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Encyclopedia > Finitism

In the philosophy of mathematics, finitism is an extreme form of constructivism, according to which a mathematical object does not exist unless it can be constructed from natural numbers in a finite number of steps. (Most constructivists, in contrast, allow a countably infinite number of steps.) The most famous proponent of finitism was Leopold Kronecker, who said:

"God created the natural numbers, all else is the work of man."

Although most modern constructivists take a weaker view, they can trace the origins of constructivism back to Kronecker's finitist work.

Even stronger than finitism is ultrafinitism (also known as ultraintuitionism), associated primarily with Alexander Esenin-Volpin.

  Results from FactBites:
Finite - Wikipedia, the free encyclopedia (175 words)
In mathematics, a set is called finite if and only if there is a bijection between the set and some set of the form {1, 2,..., n} where n is a natural number.
All finite sets are countable, but not all countable sets are finite.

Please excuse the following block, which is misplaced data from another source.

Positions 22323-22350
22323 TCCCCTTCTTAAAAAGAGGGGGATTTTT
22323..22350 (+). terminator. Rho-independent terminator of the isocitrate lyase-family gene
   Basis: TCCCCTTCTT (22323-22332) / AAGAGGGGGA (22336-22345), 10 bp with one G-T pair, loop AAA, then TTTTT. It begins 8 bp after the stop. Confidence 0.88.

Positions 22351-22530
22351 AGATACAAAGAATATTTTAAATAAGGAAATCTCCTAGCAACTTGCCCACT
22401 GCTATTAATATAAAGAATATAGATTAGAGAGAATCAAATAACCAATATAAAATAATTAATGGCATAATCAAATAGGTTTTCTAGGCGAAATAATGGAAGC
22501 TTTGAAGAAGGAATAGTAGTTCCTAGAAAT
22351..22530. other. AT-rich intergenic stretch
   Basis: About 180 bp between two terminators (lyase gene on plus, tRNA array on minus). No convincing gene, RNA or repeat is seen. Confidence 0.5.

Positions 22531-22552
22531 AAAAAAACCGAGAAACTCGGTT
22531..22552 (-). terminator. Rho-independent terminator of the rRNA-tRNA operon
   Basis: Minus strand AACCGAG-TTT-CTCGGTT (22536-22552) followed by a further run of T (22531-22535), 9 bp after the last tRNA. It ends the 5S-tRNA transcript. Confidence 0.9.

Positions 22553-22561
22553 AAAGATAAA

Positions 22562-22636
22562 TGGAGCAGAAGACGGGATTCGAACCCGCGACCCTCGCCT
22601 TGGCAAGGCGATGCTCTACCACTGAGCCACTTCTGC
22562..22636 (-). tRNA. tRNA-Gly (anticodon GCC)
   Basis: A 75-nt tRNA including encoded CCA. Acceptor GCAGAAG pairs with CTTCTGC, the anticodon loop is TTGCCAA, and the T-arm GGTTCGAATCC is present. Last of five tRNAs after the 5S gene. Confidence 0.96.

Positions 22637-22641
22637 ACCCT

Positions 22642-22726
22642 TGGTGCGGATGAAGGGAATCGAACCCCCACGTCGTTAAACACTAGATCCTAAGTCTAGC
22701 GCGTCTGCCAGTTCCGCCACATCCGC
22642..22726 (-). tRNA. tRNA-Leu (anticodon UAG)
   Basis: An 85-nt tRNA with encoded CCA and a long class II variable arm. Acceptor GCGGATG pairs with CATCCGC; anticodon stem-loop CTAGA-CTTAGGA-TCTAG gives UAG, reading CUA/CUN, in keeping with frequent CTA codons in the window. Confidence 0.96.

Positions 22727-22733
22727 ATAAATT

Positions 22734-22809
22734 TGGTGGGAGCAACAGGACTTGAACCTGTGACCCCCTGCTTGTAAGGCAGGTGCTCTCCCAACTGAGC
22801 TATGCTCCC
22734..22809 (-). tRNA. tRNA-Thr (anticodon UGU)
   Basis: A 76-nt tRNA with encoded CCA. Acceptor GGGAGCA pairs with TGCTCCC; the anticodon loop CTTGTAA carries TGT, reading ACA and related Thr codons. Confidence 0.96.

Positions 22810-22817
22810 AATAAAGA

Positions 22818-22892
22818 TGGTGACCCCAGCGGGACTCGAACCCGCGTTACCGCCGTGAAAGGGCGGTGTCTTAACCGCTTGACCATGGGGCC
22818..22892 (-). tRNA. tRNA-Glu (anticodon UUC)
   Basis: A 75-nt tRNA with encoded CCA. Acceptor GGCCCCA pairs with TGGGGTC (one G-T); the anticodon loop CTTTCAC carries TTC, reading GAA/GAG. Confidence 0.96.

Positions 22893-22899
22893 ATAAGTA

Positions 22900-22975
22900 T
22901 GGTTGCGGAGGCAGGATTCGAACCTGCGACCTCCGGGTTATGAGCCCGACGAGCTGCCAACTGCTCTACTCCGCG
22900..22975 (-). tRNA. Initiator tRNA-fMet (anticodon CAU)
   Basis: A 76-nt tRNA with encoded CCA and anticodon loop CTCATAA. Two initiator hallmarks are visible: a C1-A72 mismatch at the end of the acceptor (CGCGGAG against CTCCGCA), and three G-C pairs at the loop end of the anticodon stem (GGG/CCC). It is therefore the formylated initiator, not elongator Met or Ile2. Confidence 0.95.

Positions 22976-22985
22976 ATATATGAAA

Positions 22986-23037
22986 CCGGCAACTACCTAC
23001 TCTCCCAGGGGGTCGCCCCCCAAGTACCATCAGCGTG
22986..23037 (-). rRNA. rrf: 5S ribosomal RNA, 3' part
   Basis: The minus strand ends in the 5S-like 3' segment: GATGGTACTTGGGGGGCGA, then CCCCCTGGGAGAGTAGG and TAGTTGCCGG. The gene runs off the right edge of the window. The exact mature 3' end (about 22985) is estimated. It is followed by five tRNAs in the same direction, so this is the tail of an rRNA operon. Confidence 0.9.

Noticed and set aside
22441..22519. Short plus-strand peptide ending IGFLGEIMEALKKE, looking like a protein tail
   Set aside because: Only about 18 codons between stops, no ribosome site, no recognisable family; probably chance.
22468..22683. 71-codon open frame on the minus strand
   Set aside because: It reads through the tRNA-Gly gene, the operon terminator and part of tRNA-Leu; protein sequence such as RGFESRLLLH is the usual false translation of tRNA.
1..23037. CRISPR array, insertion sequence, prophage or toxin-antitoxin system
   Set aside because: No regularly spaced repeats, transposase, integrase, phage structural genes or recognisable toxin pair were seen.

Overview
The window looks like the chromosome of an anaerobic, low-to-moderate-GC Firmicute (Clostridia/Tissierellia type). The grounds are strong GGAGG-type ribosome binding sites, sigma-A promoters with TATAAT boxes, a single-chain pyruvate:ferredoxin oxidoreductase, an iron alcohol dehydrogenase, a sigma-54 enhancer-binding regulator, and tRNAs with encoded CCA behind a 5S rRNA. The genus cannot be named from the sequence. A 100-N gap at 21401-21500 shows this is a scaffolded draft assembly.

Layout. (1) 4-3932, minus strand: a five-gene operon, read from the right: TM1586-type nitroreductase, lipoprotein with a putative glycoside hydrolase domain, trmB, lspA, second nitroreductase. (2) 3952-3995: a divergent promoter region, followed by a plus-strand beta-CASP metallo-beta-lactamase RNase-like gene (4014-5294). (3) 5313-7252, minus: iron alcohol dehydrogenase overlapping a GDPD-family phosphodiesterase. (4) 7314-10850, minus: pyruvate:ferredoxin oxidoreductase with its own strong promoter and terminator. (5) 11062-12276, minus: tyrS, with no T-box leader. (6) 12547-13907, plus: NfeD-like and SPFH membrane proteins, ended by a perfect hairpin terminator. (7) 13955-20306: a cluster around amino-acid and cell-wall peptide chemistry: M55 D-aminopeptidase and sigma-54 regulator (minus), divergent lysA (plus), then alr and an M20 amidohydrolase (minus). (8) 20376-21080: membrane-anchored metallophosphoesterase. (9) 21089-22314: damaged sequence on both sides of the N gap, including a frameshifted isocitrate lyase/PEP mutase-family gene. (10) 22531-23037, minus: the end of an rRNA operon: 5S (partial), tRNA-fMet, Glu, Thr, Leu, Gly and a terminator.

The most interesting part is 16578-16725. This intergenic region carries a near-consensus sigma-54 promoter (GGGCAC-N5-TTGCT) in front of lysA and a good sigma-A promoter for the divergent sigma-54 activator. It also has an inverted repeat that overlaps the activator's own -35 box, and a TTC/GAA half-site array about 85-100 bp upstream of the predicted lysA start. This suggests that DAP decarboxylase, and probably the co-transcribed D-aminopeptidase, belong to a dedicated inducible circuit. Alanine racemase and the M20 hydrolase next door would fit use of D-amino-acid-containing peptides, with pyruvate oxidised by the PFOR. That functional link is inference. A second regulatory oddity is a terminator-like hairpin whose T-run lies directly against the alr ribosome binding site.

It is a theorem (assuming the axiom of choice) that a set is finite if and only if there exists no bijection between the set and any of its proper subsets.
Finite state machine - Wikipedia, the free encyclopedia (1085 words)
A finite state machine (FSM) or finite automaton is a model of behaviour composed of states, transitions and actions.
Finite state machines are one type of the automata studied in automata theory and the theory of computation.
In computer science, finite state machines are widely used in modelling of application behaviour, design of hardware digital systems, software engineering, compilers, study of computation and languages.
  More results at FactBites »



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